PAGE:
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Brush up skills to beat the recession

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PAINT POTMark Benjamin's solution to the downturn is not marketing and corporate pitches, but overalls, a paintbrush and ladder. His client is not a major plc, but Luigi's Italian Pizzeria. He hopes his story will inspire others to think in a new and different way about the journey forwards.







During the past year, opportunities for new contract work have proved inversely proportional to my efforts to capture them - despite a glowing CV and 15 years time served in an industry to which I'm dedicated, and proud to have achieved great results with many people.

Sadly however, many 'opportunities' that have materialised have often proved a poisoned-chalice of conflicting agendas, one-sided contracts, and for the first time in my career, clients who are bad payers. Like many readers, perhaps, I had thought about giving up on the training industry and going back to my humble roots (in an entirely different profession).

Photo of Mark Benjamin"The skills which we take for granted in the training and consulting industry are not only high-level ones, but also truly transferrable... link them up with another skill or interest you have, and hey presto, you are in a new place of opportunity."

Fortunate to be a practical type, I've often been a 'handyman' for friends and family - which I greatly enjoy - and it's also an antidote to the often demanding world of winning hearts and minds. Recently, by chance, a neighbour (who didn't know about my 'proper' career) asked me if I did this sort of thing for other people. In true spirit, I answered 'perhaps', and we sat down to discuss his project - to smarten-up the ageing frontage of his Italian family pizza restaurant.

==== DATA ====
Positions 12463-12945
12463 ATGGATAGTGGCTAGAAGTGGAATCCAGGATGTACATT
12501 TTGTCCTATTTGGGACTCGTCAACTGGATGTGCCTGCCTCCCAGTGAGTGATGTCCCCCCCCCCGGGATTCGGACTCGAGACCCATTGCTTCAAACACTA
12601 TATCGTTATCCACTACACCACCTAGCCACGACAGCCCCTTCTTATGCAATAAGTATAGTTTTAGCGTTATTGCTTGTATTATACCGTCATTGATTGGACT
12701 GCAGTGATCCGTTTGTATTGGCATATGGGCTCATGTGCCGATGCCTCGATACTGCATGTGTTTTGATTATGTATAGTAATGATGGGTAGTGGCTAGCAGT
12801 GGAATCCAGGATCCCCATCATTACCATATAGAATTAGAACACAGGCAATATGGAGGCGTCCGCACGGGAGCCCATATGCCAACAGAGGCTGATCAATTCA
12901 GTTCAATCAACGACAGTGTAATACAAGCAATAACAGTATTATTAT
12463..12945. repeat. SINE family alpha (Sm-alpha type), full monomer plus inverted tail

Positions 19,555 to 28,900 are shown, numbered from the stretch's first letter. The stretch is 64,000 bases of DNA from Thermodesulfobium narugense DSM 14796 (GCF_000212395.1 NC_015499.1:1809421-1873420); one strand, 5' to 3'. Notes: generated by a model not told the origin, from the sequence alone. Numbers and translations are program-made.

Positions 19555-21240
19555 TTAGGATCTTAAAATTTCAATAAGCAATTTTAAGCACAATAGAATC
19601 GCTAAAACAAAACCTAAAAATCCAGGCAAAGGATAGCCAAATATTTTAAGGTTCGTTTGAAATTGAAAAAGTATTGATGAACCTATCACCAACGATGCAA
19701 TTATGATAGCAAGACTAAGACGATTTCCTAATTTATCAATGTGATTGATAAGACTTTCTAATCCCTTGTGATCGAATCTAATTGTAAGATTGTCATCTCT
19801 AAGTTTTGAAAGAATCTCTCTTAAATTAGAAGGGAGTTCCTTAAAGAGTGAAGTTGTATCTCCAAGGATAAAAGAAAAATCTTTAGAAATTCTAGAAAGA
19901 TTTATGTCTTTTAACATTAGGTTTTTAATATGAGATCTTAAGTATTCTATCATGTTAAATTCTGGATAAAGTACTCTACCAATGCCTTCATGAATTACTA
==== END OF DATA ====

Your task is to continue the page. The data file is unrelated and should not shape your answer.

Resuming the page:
Although a little nervous about stepping outside of my comfort zone (conference rooms, flipcharts, and groups of corporate professionals) I submitted a proposal and quotation. The dialogue moved on to how to 'lift' the image of the business, and soon three generations of the family were excitedly involved in the conversation. I realised that they too were facing the same uncertainties as I, and that we had a working relationship based on mutual trust.

At this point, I also realised something important: That my skills and life experience are truly transferable - let me explain:

Relationship skills: The client was delighted when I turned up on time, listened, asked questions, and gave advice without condition, or pressure to spend his money. I was welcomed like a VIP – (something I've not experienced as a training contractor for some time).

Consultancy skills: Small businesses don't have large budgets, and need to trust their suppliers. The client was totally trusting, didn't ask for references, put me through an assessment centre, evaluate my work using metrics, or ask for a guarantee of ROI.

Presentation and influencing skills: No powerpoint or auditions - just sketches, thoughts, a chat over a cappuccino or two, and getting to know my client and his values personally.

Communication skills: I shared my experience around corporate communication (in this case, the design and wording of 'messages' on signage and menus). The client was delighted, and asked me how I knew so much about the restaurant trade. 'It's all about communication', I replied.

Facilitation skills: Balancing and guiding diverse opinions within a small family business can be as demanding as those of an international sales team. But the skills and process are the same, after all.

So, what are the advantages of diversification? In my case: